Of course kids want to be somewhere else... watching tv, having sex, playing video games,talking on the phone, smoking pot or doing other drugs. That doesn't mean school is boring. School should be challenging, but parents don't raise their children to either accept nor deal with challenge. If a student does poorly their parents can lobby for a better grade. As a teacher it is easier to change the grade because of pressure from administration and a basic view on how the teacher is performing, because obviously it's the teachers fault.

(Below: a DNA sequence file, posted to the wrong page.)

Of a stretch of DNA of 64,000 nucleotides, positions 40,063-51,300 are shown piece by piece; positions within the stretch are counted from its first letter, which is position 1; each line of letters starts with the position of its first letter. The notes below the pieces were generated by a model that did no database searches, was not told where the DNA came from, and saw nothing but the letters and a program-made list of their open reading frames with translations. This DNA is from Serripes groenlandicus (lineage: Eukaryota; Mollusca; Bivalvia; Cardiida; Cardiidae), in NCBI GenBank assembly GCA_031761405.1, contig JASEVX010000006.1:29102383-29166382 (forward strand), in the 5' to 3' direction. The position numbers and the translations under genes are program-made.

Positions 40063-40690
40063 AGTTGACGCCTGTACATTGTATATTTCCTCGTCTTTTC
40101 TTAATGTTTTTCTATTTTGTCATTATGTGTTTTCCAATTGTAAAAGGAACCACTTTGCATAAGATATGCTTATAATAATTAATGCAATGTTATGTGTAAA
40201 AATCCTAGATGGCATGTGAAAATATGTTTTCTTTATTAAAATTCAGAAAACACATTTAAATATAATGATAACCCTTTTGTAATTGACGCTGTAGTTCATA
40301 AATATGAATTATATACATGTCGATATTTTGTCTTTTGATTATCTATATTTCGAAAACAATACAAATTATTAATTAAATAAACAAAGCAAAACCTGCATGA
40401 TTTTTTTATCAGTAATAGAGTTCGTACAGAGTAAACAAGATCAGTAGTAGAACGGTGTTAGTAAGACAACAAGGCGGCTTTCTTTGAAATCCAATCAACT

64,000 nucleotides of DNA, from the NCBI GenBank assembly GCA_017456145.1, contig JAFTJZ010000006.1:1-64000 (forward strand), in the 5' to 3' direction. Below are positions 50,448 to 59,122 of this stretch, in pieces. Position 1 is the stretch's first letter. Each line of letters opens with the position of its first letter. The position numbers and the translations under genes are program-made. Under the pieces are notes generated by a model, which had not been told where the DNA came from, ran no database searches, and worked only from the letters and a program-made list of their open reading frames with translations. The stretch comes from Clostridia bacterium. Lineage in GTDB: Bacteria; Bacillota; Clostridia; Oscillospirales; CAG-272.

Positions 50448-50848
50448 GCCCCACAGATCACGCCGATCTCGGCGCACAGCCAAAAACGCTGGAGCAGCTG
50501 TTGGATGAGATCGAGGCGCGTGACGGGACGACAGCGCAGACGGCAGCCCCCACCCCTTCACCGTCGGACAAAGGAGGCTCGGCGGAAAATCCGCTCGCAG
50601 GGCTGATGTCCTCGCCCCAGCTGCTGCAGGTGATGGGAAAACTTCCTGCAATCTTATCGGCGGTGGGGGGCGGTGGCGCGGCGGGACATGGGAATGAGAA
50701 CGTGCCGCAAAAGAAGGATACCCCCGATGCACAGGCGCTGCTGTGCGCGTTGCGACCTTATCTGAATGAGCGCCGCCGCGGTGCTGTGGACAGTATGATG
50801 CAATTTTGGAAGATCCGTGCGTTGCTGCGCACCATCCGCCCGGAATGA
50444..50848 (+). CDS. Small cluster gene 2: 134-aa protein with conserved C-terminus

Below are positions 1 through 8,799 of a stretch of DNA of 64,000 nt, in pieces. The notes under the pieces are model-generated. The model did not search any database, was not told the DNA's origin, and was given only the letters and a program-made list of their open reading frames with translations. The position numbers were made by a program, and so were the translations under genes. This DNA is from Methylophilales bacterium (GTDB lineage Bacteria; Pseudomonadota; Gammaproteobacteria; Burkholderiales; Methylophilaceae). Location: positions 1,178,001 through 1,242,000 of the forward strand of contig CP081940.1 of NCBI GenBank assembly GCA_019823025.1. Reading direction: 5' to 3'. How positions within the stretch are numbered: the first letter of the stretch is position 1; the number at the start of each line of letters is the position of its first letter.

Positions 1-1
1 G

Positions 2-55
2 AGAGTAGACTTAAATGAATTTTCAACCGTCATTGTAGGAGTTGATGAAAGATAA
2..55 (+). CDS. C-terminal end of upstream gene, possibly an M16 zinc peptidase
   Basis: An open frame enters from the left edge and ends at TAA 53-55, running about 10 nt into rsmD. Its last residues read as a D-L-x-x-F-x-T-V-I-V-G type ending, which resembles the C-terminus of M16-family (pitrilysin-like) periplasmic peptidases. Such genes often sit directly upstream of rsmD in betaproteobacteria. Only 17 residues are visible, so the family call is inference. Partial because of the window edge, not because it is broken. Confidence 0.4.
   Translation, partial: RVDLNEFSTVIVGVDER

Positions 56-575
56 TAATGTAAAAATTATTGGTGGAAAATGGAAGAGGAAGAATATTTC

If students can't sit through and take in a lecture perhaps they should be in more remedial classes, the fact is that is how the real world works. In the real world if you can't sit through a presentation and comprehend what is spoken, you won't have that job long. And in regards to another poster stating "we need to teach each student individually" I agree but tend to think it unrealistic. Your argument that teachers are lazy proves you've never led in a classroom setting. It is not nearly as simple as that. Number 1 is logistics if you have 25 students and roughly an 1 and a half hours per class that allows about 3-4 minutes per student at best. As taxpayers we don't allocate enough money to pay for individualized instruction. Perhaps the students that are falling behind need to put in more effort than the students that aren't. Number 2 is student behavior, if parents did a better job parenting perhaps behavior issues would be reduced and free up the teacher to provide individualized instruction, but based on my experience it is the student that doesn't behave or pay attention that needs the individual instruction. Number 3 is the quality of teacher's being attracted, the fact is the money sucks and money drives demand. This is coming from someone that made significantly more than his or her peers. What about Teach for America? These teachers generally have no grasp of what they are getting into or how to effectively control a classroom. When they do realize, they finish so they get their Masters Degree and get out as soon as possible. They are the teaching equivalent of the deer in headlights.